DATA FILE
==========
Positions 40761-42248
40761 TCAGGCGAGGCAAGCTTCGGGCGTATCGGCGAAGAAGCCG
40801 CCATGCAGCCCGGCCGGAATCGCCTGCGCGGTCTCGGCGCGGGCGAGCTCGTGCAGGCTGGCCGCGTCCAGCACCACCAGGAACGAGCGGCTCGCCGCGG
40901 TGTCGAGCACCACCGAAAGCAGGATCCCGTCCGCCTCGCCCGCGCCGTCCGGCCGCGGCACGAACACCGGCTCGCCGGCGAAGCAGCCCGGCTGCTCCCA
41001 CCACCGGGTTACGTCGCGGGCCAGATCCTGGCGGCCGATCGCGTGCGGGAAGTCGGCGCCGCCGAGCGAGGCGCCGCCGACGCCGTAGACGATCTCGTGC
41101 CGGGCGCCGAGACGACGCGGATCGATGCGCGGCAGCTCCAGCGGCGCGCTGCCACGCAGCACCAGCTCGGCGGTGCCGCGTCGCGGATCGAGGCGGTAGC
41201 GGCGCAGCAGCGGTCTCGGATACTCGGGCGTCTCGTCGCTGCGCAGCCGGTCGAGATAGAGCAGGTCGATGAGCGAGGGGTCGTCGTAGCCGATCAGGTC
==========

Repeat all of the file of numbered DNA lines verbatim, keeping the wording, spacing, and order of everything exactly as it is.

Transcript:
Positions 40761-42248
40761 TCAGGCGAGGCAAGCTTCGGGCGTATCGGCGAAGAAGCCG
40801 CCATGCAGCCCGGCCGGAATCGCCTGCGCGGTCTCGGCGCGGGCGAGCTCGTGCAGGCTGGCCGCGTCCAGCACCACCAGGAACGAGCGGCTCGCCGCGG
40901 TGTCGAGCACCACCGAAAGCAGGATCCCGTCCGCCTCGCCCGCGCCGTCCGGCCGCGGCACGAACACCGGCTCGCCGGCGAAGCAGCCCGGCTGCTCCCA
41001 CCACCGGGTTACGTCGCGGGCCAGATCCTGGCGGCCGATCGCGTGCGGGAAGTCGGCGCCGCCGAGCGAGGCGCCGCCGACGCCGTAGACGATCTCGTGC
41101 CGGGCGCCGAGACGACGCGGATCGATGCGCGGCAGCTCCAGCGGCGCGCTGCCACGCAGCACCAGCTCGGCGGTGCCGCGTCGCGGATCGAGGCGGTAGC
41201 GGCGCAGCAGCGGTCTCGGATACTCGGGCGTCTCGTCGCTGCGCAGCCGGTCGAGATAGAGCAGGTCGATGAGCGAGGGGTCGTCGTAGCCGATCAGGTC